David Bourget (Western Ontario)
David Chalmers (ANU, NYU)
Rafael De Clercq
Ezio Di Nucci
Jack Alan Reynolds
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International Studies in the Philosophy of Science 8 (1):5 – 29 (1994)
Abstract Theories of induction in psychology and artificial intelligence assume that the process leads from observation and knowledge to the formulation of linguistic conjectures. This paper proposes instead that the process yields mental models of phenomena. It uses this hypothesis to distinguish between deduction, induction, and creative forms of thought. It shows how models could underlie inductions about specific matters. In the domain of linguistic conjectures, there are many possible inductive generalizations of a conjecture. In the domain of models, however, generalization calls for only a single operation: the addition of information to a model. If the information to be added is inconsistent with the model, then it eliminates the model as false: this operation suffices for all generalizations in a Boolean domain. Otherwise, the information that is added may have effects equivalent (a) to the replacement of an existential quantifier by a universal quantifier, or (b) to the promotion of an existential quantifier from inside to outside the scope of a universal quantifier. The latter operation is novel, and does not seem to have been used in any linguistic theory of induction. Finally, the paper describes a set of constraints on human induction, and outlines the evidence in favor of a model theory of induction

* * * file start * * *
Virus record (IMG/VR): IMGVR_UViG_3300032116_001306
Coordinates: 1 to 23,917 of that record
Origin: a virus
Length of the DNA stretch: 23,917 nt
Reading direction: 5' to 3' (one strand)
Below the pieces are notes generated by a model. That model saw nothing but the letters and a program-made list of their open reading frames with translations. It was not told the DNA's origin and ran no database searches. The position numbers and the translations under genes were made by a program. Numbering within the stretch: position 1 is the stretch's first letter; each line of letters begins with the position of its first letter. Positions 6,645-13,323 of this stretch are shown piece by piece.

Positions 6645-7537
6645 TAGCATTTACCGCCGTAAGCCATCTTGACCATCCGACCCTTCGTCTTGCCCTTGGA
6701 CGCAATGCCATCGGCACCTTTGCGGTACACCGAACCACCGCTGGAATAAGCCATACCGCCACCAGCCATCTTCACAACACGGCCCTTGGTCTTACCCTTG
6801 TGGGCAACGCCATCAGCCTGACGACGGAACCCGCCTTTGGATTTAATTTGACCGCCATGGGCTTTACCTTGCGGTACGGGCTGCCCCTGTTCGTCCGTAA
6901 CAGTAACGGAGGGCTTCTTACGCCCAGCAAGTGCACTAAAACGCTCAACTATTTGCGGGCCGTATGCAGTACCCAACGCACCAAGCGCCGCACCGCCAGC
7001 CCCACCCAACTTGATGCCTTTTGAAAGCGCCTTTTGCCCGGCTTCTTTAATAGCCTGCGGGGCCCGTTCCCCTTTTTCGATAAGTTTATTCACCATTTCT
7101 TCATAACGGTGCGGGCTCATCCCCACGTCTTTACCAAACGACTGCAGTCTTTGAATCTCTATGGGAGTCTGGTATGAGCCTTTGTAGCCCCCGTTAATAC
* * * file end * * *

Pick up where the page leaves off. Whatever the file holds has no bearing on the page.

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Citations of this work BETA
Nenad Miščević (1996). Should Reason Be Fragmented? International Studies in the Philosophy of Science 10 (1):23-36.
Bruno G. Bara (1994). Developing Induction. International Studies in the Philosophy of Science 8 (1):31 – 34.
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